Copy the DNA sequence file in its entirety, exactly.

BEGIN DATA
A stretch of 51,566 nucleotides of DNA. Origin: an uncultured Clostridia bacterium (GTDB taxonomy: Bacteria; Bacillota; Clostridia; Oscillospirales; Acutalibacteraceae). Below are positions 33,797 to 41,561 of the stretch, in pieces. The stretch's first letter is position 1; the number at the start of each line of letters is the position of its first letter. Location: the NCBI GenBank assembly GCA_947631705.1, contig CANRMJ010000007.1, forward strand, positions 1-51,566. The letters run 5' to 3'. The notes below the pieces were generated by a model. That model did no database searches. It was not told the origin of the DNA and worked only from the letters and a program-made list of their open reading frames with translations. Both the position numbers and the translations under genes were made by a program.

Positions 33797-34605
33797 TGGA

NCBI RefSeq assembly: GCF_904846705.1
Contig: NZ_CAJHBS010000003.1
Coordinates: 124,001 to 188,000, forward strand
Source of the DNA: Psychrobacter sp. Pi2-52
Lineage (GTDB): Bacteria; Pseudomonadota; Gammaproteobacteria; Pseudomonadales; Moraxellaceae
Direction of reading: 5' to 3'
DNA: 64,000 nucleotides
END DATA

A stretch of 51,566 nucleotides of DNA. Origin: an uncultured Clostridia bacterium (GTDB taxonomy: Bacteria; Bacillota; Clostridia; Oscillospirales; Acutalibacteraceae). Below are positions 33,797 to 41,561 of the stretch, in pieces. The stretch's first letter is position 1; the number at the start of each line of letters is the position of its first letter. Location: the NCBI GenBank assembly GCA_947631705.1, contig CANRMJ010000007.1, forward strand, positions 1-51,566. The letters run 5' to 3'. The notes below the pieces were generated by a model. That model did no database searches. It was not told the origin of the DNA and worked only from the letters and a program-made list of their open reading frames with translations. Both the position numbers and the translations under genes were made by a program.

Positions 33797-34605
33797 TGGA

NCBI RefSeq assembly: GCF_904846705.1
Contig: NZ_CAJHBS010000003.1
Coordinates: 124,001 to 188,000, forward strand
Source of the DNA: Psychrobacter sp. Pi2-52
Lineage (GTDB): Bacteria; Pseudomonadota; Gammaproteobacteria; Pseudomonadales; Moraxellaceae
Direction of reading: 5' to 3'
DNA: 64,000 nucleotides